slowly, slowly…


76 year old female, presents with lightheadedness and lethargy. She is complaining of mid-scapular pain & is syncopal at triage.

She has cold hands & clammy skin. Systolic BP 70 mmHg. Crackles to mid-zones of her chest. Distended JVP.

PMHx: AF (on metoprolol) & rheumatic heart disease (?mitral stenosis)

This is her ECG.

Narrow complex bradycardia @ 30/min. Normal axis.

No visible P-waves. QRS (narrow ~ 80msec). QTc ~430msec (Bazett). ST-segments isoelectric.

Tall, symmetrical T-waves V3-6

My Interpretation.
  1. Junctional Bradycardia.
  2. Bradycardia & peaked T-waves raising possibility of hyperkalaemia.
  3. No evidence of ischaemia.

Now I do like Mel Herbert’s approach to bradycardia & it’s a list I rattle off each time I see a case similar to this;

  • Ischaemia (not suggestive on this ECG)
  • Drugs (she is on metoprolol, 25mg BD – no suggestion of OD or self-harm).
  • Potassium … ??

Also helpful is the DIES mnemonic (Drugs, Ischaemia, Electrolytes, Sick Sinus Syndrome).

This lady has a venous potassium of 6.2 mmol/L (formal later 6.4); and her ED course went as follows…

  • Atropine 0.6mg IV (x2) –> some transient improvement (HR to 70, BP 105; but only for minutes at a time)
  • Cautious IV fluid boluses
  • I elected to treat the K+ due to those T-wave changes. (Calcium gluconate / Insulin-Dextrose / Resonium).
      • Not entirely sure this made a difference…
  • Cardiology insistent upon an isoprenaline infusion (which worked well for her & avoided need for temporary pacing).
      • She went off to Coronary Care with warm hands and a pink face….

These are here progressive ECGs.


My thoughts on this case:

For all symptomatic & unstable bradycardias; identify & correct any possible causes…

Atropine remains first line in symptomatic bradycardia (recommended 0.5mg q3-5min to a max of 3mg) (Class IIa).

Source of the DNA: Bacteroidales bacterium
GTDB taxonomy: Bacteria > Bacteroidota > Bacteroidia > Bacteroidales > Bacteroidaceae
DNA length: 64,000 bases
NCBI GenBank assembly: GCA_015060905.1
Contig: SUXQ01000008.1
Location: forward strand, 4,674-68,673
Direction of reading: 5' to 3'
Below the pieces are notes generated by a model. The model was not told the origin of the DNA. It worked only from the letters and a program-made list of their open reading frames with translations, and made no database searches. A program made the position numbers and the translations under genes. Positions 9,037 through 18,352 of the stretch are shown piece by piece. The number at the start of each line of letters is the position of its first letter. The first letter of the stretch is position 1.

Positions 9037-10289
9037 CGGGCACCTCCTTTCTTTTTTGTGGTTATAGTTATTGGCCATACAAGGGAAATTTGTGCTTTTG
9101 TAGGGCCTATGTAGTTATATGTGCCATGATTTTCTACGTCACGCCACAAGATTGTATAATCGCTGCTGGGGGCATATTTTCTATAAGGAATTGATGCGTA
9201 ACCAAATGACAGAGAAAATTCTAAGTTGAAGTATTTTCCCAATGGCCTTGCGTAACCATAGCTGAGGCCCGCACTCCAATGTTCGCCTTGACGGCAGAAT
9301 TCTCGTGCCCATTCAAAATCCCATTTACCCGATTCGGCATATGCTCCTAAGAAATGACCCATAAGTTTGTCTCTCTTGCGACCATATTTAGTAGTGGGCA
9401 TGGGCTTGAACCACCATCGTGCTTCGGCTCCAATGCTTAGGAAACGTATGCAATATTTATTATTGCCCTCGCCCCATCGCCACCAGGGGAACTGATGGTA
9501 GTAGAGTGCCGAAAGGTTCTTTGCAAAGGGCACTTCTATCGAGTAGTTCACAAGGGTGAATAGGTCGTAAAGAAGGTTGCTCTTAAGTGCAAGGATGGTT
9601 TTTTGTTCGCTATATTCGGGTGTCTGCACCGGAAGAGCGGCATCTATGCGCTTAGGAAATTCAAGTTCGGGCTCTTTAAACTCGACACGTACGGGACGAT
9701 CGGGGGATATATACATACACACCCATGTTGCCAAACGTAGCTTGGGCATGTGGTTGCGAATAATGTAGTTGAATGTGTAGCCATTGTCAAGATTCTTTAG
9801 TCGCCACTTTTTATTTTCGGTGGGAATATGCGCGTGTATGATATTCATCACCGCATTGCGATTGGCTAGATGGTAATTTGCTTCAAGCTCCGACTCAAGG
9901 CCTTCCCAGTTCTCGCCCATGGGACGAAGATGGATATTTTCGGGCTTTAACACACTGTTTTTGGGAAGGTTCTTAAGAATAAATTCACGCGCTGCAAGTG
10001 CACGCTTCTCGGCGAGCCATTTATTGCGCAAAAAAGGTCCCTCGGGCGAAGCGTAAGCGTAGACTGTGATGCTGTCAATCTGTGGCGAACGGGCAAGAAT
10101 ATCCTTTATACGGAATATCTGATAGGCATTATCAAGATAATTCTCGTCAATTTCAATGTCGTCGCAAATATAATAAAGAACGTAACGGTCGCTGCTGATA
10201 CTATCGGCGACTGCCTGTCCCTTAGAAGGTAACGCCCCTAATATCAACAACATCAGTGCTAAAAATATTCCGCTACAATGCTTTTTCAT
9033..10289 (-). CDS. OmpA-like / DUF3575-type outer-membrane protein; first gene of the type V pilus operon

Isoprenaline vs Adrenaline

  • The potential beta-2 effects on skeletal muscle vasculature (leading to further hypotension) with isoprenaline seem counterintuitive to me (particularly in this case).
  • Having the beta-1 and alpha response to adrenaline seems to make more sense.
  • I cannot find any overwhelming evidence to support either (either head-to-head in RCTs or otherwise).

ILCOR suggests second-line agents including; adrenaline (‘particularly if associated with hypotension’), dobutamine & isoprenaline (‘resulting in vasodilatation’).

Transthoracic Pacing

Useful for those resistant to medical therapy. Not known to have a survival benefit; but more consistent effect on heart rate.

Be kind; sedate & analgese appropriately…

If this is unsuccessful, transvenous pacing is indicated.


  1. Neumar et al. Part 8: Adult Advanced Cardiovascular Life Support: 2010 American Heart Association Guidelines for Cardiopulmonary Resuscitation and Emergency Cardiovascular …. Circulation (2010)

One thought on “slowly, slowly…

  1. Meant to respond sooner, but thanks for the mention! I’ve been following your blog for a few weeks now (probably thanks to LITFL?), and the cases are great. Keep up the good work! It can seem like a lonely business at times, but these posts really do make a difference.

    …at least that’s what Cadogan told me

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